VIVES V. UNITED STATES.
lage of Alexandria v.Stabler, 4 U. S. App. 324, 1 C. C. A. 616, and 50 Fed. 689; Insurance Co. v. Unsell, 144 U. S. 439-451, 12 Sup. Ct. 671. 'We have examined the evidence, however, and are of the opinion that there was some evidence tending to support the fomth count of the indictment. 'l'he testimony to which we allude was pointed out at considerable length in the opinion of the territorial court of appeals when the case in hand was before that court (45 S. W. 133, 134), and we fully agree with what was said by the court on that subject. There was more evidence, we think, to sustain the charge of larceny, but there was enough evidence to warrant the trial court in permitting the jury to determine whether the accused was not guilty of the offense of receiving stolen property if they found him to be innocent of the charge of larceny. The sixth and last specification of error is that the court erred "in charging the law with reference to accomplices." The portion of the charge here referred to is not set out in the assignment of errors so that we may know, without going over the whole charge, what is intended, as rille 11 directs shall be done when an exception to a part of the charge is relied upon, and for that reason we are authorized by the rule to disregard the supposed error. 'Ve may say generally that, inasmuch as there was no apparent effort in this case to comply with a rule of practice regulating the preparation of assignments of error which is reasonable in its requirements, and has been in force since this court was organized, we do not feel disposed, although this is a criminal case, to notice alleged errors which have not been properly assigned. The territorial court of appeals considered at some length the alleged error in the charge on the subject of accomplices, and reached the conclusion that as what was said on that head only had reference to the charge of larceny, of which the accused was acquitted, the error complained of, if there was error, was wholly immaterial, and worked no prejudice. 'Vithout pursuing the subject at any greater length, it is sufficient to say that we are satisfied that the judgment should not be disturbed. It is accord· ingly ordered that the judgment of the United States court in the Indian Territory and the judgment of the court of appeals in the Indian Territory be each affirmed, and that the sentence heretofore imposed be duly executed.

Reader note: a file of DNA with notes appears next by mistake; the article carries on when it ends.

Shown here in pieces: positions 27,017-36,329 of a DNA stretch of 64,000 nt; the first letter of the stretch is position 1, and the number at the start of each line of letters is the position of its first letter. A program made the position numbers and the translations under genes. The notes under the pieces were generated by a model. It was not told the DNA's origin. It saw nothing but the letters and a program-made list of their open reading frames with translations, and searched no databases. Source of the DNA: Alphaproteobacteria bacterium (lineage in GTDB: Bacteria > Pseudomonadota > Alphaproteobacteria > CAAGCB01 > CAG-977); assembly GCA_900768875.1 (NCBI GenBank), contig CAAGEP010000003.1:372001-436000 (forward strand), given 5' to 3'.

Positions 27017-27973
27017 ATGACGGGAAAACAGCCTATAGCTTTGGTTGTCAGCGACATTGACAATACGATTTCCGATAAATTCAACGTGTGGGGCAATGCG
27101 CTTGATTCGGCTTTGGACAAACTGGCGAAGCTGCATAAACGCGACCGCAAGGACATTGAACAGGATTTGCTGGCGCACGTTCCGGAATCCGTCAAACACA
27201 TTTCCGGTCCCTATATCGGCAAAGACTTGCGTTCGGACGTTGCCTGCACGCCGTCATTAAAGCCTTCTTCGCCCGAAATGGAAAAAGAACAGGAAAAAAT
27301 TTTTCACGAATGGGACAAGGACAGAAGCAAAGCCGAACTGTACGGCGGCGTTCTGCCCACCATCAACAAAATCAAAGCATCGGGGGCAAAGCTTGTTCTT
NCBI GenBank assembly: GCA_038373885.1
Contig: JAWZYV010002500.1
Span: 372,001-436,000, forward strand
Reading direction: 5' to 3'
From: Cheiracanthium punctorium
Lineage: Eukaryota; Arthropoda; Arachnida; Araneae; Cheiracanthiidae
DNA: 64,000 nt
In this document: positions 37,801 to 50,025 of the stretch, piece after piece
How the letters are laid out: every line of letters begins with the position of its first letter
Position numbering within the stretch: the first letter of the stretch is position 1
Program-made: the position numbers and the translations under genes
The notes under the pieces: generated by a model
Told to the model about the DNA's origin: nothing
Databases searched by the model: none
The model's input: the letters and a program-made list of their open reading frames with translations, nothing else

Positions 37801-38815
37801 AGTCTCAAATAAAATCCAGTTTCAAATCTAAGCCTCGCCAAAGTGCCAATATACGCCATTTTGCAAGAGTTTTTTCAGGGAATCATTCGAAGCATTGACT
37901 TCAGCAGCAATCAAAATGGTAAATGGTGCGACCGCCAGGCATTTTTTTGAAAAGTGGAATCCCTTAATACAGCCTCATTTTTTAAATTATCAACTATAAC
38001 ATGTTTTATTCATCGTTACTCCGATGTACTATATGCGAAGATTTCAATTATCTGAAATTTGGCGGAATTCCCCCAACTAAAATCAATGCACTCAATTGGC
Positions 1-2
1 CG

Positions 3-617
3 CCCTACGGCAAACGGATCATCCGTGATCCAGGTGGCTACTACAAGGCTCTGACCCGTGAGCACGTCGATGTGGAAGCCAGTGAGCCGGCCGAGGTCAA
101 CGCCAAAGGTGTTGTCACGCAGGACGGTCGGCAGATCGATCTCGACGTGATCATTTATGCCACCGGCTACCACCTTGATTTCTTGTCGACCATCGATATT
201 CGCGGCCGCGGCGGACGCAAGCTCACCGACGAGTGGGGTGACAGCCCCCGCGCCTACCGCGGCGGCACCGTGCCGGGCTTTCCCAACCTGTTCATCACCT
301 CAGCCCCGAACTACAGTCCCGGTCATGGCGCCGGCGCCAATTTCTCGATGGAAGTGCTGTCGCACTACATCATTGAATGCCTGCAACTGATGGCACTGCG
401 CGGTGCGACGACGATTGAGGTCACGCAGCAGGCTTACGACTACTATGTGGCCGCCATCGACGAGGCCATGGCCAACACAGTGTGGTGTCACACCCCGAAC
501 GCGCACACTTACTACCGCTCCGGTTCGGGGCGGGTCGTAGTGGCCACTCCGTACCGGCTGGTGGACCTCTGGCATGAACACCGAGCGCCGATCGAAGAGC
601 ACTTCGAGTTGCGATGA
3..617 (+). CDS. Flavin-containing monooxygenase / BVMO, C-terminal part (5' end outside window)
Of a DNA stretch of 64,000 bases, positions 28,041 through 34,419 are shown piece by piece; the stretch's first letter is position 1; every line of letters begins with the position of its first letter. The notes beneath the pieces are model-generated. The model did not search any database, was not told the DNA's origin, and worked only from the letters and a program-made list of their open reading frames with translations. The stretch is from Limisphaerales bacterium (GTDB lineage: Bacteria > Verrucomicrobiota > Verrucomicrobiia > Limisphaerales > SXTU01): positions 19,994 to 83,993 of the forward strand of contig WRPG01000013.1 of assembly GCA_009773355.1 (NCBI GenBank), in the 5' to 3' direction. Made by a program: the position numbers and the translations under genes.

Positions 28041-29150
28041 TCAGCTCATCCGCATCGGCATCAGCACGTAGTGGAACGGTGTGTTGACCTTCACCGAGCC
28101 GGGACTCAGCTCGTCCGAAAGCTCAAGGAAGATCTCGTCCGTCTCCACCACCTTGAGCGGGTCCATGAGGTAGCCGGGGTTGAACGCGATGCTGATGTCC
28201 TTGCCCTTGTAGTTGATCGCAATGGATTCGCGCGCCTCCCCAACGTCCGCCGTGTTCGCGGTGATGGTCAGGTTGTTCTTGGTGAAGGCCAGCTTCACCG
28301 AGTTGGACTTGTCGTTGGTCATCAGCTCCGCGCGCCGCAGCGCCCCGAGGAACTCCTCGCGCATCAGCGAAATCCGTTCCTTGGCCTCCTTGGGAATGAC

VIVES v. UNITED STATES. (Circuit Court of Appeals, Fifth Circuit. No. 736.' 1.
POSTMASTER-EMBEZZJ.EMENT OF MONEY·ORDER FUNDS.
February 21, 1899.)
That a postmaster who issued money orders without recelvmg the money therefor, and failed to account for such money, did not intend to defraud the government, but to collect and account for the money on his settlement, constitutes no defense to a prosecution for embezzlement of money-order funds under Rev. St. § 4046.
Where an indictment against a postmaster contained two counts, one charging him with the embezzlement of money-order funds, under Rev.
92 FEDERAL REPORTER. 8t. · 4046, .and one with falUng to deposit the. same amount. of postal· revenue funds, under section 4058, and the verdict found him guilty B.8 charged, without specifying on which count, a sentence imposing the minimum sentence under either charge renders the error, If any, without prejudice to the defendant.
In Error to the Circuit Court of the United States for the Eastern District of Louisiana. This was a prosecution by the United states of Camille Vives for embezzlement as an assistant postmaster. The defendant was convicted, and brings error. F. B. Earhart, for plaintiff in error. J. Ward Gurley, for the United States. Before PARDEE, Circuit Judge, and BOARMAN and SWAYNE, District Judges. PARDEE, Circuit Judge. The plaintiff in error, as assistant postmaster of the United States, was indicted for embezzling money· order funds, in violation of section 4046, Rev. St. U. S., and in neglecting, as postmaster, to deposit postal revenues, in violation of section 4053, Id. He. was duly arraigned, pleaded not guilty, and the trial the verdict was: "We, the jury, find defendant guilty as charged, and we find the amount embezzled to be eight hundred and thirty-two dollars and sixty-three cents ($832.63). Strongly recommended to the mercy of the court." No motion for a new trial was made, and the plaintiff in error was sentenced to be imprisoned in the North Carolina penitentiary for the period of one year and one day, and to pay a fine of $832.63, and costs of prosecution. There is but one bill of exceptions in the record, and that llhows that, after the case had been submitted, the attorney for the defendant (plaintiff in error here) requested the following charge to be given to the jury: